Lessons from a young forest
If you are excited by the wilderness, then the image of Brazil in your mind is likely to be that of the Amazonian rain forest. That means leaving out an entire section of the rainforest — the Atlantic rain forest, writes Bharati Chaturveditech reviews Updated: Sep 28, 2008 23:33 IST
If you are excited by the wilderness, then the image of Brazil in your mind is likely to be that of the Amazonian rain forest. That means leaving out an entire section of the rainforest — the Atlantic rain forest.
Many of the better known cities are on the Altantic coast of Brazil — Sao Paolo and Rio, for example. All these areas were on the coast, and were where the came in the 17th century. Later, expansion implied cutting the forest. As a result, some of the biggest cities in the world have simply sprung out of the rainforest.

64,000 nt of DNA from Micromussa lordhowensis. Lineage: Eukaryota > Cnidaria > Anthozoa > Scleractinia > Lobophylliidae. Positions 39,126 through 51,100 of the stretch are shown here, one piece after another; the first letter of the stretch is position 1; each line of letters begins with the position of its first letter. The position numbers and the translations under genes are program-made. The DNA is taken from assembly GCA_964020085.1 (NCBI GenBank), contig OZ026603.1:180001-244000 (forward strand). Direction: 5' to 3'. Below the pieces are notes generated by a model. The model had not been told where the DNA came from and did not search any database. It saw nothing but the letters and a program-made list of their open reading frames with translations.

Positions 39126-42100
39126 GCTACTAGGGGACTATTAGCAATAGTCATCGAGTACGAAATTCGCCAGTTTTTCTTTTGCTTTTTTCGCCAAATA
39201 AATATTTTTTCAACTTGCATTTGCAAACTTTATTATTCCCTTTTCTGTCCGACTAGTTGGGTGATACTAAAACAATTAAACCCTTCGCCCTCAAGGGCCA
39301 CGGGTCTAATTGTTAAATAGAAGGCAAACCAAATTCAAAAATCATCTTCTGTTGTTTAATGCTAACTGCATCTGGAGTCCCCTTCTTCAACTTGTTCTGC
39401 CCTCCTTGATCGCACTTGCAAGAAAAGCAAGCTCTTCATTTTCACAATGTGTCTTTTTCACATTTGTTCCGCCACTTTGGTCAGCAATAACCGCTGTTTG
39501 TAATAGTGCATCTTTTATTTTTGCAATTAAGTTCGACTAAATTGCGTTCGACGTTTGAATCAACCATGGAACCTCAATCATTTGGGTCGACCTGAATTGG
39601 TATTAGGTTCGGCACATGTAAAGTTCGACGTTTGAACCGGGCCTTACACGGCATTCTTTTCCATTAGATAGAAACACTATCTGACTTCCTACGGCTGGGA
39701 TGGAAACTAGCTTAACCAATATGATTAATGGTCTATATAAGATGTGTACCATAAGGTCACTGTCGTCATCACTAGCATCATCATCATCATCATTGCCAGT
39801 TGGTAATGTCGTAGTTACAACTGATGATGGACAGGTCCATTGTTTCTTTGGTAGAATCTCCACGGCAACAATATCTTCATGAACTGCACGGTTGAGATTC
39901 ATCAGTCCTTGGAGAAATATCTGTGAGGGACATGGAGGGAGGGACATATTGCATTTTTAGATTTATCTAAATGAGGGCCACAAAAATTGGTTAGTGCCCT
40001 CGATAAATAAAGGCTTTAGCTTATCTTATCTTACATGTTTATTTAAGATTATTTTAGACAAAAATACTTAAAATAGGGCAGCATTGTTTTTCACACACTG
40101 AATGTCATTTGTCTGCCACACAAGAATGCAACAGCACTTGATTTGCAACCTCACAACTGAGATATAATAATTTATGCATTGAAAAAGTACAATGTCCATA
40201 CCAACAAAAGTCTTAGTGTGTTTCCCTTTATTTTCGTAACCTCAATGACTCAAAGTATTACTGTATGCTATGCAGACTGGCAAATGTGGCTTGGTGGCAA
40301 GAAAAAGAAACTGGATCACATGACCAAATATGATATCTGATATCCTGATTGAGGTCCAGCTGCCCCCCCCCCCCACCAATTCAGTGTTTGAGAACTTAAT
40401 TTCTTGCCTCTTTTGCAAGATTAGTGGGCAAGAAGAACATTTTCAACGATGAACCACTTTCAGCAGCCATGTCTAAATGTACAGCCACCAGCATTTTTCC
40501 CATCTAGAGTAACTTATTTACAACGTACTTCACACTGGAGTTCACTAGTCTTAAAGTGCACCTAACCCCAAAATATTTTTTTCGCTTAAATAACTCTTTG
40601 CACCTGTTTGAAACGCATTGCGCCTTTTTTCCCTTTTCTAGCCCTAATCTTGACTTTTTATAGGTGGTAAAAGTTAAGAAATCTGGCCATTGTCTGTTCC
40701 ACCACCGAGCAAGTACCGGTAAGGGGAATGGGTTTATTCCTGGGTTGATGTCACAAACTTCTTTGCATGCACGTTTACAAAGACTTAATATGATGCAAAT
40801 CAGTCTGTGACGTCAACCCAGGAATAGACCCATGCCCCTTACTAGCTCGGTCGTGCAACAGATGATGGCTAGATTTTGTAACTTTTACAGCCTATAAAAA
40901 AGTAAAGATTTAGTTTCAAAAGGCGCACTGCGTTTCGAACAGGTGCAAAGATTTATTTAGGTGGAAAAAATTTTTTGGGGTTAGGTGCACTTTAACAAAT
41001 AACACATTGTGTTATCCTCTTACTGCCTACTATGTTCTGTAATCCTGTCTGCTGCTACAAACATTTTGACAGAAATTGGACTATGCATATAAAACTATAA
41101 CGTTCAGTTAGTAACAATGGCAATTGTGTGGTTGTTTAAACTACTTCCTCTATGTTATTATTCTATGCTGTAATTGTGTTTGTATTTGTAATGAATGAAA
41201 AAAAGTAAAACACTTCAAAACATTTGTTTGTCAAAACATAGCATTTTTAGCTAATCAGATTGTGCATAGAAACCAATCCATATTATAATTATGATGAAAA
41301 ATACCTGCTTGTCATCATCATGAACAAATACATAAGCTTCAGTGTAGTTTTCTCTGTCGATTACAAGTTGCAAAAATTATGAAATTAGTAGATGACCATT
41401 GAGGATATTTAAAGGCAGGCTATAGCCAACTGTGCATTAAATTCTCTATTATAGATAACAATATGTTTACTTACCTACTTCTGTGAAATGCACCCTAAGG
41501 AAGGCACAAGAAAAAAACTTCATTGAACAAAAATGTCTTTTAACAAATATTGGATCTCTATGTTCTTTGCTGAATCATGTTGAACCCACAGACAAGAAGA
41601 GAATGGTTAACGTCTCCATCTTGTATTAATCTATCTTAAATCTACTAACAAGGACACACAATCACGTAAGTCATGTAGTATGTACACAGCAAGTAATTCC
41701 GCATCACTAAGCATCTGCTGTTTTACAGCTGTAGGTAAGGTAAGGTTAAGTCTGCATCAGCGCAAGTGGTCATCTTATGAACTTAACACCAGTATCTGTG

As far as the rainforest goes, however, that's been bad news, because it's been degraded. But an example in Brazil shows how exactly you can look to a green future, instead of lamenting the past. The Parque das Neblinas defines this movement. Originally, the area was planted with eucalyptus trees for pulp for a paper mill. Now, the unfilled eucalyptus trees stand as a minority amidst the rest of the vegetation, only 15 years old. In fact, the eucalyptus actually has become part of the ecology, offering creepers a trunk to climb on, and ants a highway to traverse. But that is even more impressive is the value of a new forest. In this Park, scientists have discovered a new species of ant and a fish that was once considered extinct.
In India, we have a lesson to learn from Brazil. Recreate forests, even small patches of them.
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